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Pa. ranks 33rd in state business tax climate
Pennsylvania comes in an abysmal 33rd in the Tax Foundation’s 2023 State Business Tax Climate Index. The index factors in component rankings in corporate, individual, sales, property, and unemployment insurance taxes. Ranking in the top five for the best scores were Wyoming, South Dakota, Alaska, Florida, and Montana. Meanwhile, at the bottom were Connecticut, California, Washington D.C., New York, and New Jersey.
‘Low turnout lets Philly DA Krasner off the hook’
Our president and CEO, Matt Brouillette, has a letter to the editor in the Wall Street Journal, noting that in contrast to the refrain that Philadelphia District Attorney Larry Krasner won re-election in a landslide, the reality is that 85% of registered voters didn’t vote for him. Meanwhile, Matt writes, “All of those being victimized by crime—100%—would rather [Krasner] do his job than pursue his woke, soft-on-crime ideology.”
WSJ to host ‘state of the midterms’ tonight from Philly
Tonight at 7:00 p.m., the Wall Street Journal will host a live Q&A from Philadelphia on the state of the midterm elections. The event will feature former Gov. Ed Rendell and Sen. Pat Toomey, along with several WSJ reporters from the campaign trail. In addition to the overall election landscape, the event will consider what the Fetterman v. Oz race says about “the state of American politics.” Click here to watch the event this evening at 7:00 p.m.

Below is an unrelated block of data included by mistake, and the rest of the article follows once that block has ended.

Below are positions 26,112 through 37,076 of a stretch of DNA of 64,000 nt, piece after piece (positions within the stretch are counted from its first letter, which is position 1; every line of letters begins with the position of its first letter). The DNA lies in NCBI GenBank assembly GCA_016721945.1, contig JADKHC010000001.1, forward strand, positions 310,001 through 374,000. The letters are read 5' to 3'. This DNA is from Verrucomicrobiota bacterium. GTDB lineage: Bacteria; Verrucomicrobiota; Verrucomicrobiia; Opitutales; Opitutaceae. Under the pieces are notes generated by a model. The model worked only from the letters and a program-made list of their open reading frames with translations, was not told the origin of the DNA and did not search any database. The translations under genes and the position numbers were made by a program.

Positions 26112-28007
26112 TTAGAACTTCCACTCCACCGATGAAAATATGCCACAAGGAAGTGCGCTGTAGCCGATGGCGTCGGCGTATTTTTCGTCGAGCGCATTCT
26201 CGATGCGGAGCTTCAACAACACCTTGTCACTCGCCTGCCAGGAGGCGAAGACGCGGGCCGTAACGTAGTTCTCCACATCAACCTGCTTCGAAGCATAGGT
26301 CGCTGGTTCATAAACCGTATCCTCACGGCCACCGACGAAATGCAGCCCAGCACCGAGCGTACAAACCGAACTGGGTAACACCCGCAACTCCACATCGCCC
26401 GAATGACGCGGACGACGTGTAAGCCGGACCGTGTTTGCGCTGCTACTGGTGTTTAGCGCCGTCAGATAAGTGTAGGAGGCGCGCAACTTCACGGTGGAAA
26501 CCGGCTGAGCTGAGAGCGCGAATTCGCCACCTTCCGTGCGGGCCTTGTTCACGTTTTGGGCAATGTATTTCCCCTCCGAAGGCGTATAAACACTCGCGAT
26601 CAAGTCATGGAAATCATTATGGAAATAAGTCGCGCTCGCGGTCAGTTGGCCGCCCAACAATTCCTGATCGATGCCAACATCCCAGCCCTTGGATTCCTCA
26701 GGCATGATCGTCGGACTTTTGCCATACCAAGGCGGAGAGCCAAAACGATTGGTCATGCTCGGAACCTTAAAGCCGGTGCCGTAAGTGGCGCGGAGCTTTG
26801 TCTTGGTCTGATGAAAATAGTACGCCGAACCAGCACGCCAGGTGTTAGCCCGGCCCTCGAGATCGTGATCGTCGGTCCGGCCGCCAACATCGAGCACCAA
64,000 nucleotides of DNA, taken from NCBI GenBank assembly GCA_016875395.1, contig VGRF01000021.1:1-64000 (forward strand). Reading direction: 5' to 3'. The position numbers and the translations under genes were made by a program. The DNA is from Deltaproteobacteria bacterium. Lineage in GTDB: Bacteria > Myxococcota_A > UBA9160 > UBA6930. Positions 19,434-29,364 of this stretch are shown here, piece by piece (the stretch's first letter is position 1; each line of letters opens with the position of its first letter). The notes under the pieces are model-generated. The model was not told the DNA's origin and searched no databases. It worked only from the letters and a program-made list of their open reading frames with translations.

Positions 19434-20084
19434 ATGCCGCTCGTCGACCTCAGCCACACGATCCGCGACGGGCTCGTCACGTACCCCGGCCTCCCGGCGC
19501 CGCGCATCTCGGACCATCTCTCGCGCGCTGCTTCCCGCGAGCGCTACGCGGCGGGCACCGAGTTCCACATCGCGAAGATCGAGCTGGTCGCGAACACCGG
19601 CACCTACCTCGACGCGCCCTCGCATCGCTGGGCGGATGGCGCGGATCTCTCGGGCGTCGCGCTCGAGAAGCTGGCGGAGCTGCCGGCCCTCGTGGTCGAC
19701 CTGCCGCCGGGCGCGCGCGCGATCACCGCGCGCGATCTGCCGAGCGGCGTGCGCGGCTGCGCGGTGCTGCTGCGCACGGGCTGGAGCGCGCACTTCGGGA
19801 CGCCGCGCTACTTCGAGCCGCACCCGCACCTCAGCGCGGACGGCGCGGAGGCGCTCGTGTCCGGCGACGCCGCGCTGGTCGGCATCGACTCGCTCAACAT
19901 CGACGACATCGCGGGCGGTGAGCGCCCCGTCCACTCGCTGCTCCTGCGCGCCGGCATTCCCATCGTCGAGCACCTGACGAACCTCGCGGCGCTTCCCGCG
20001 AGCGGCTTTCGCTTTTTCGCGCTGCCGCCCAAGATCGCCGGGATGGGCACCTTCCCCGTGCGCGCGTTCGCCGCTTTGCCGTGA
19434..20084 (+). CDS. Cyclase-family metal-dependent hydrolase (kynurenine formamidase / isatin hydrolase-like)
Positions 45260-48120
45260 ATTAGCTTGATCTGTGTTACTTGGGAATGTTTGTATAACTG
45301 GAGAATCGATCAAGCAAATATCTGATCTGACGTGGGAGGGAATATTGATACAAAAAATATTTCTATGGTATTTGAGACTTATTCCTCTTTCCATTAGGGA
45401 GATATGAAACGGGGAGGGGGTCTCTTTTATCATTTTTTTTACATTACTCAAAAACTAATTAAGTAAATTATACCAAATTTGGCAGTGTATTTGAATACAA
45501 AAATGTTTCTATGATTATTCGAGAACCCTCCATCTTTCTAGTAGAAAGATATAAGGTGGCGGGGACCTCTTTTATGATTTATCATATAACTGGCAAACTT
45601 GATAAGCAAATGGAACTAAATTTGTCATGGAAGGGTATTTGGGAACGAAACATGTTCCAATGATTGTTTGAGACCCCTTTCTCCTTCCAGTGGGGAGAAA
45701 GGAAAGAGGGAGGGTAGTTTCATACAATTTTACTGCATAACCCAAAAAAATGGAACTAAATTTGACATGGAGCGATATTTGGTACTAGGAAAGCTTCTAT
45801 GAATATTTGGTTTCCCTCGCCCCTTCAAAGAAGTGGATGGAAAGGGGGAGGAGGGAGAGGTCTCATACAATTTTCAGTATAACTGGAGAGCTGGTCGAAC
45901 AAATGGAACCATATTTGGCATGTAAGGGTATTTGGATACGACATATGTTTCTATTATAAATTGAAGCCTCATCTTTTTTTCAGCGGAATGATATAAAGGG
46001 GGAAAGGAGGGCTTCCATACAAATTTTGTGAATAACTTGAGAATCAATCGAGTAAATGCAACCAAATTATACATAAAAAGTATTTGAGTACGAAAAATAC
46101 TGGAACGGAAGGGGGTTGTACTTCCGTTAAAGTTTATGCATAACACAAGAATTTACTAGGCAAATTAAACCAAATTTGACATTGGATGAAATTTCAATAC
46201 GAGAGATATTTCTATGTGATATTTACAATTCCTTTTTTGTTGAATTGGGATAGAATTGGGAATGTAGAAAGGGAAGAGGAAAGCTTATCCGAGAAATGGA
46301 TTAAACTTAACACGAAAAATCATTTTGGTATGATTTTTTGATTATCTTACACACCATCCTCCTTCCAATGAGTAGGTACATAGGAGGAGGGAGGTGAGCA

Pa. impact fee revenues expected to set new record this year
The Post-Gazette reports that Pennsylvania’s impact fee (another name for the tax that Gov. Wolf claims doesn’t exist), “is on track to yield a record $275 million this year, largely on the back of high natural gas prices and a slight uptick in the number of new wells drilled.” The story notes, “Of the projected $275 million, about $153 million will go toward counties and municipalities that host gas wells and another $102 million will be put into the Marcellus Legacy Fund, which funds environmental, highway and water projects. The remaining $20 million will be split between state agencies and conservation districts.”
>$16M in taxpayer dollars used for children’s sex reassignment during Wolf’s tenure
A Right-to-Know Request submitted to the state Department of Human Services by the Pennsylvania Family Institute revealed that since 2015, more than $16.7 million in taxpayer dollars have been used “on sex reassignment and transition related services and drugs for service” for minors under the age of 18. The funding, which has flowed through Pennsylvania Medical Assistance, increased dramatically from about $78,000 in 2015 to more than $3.9 million in 2021.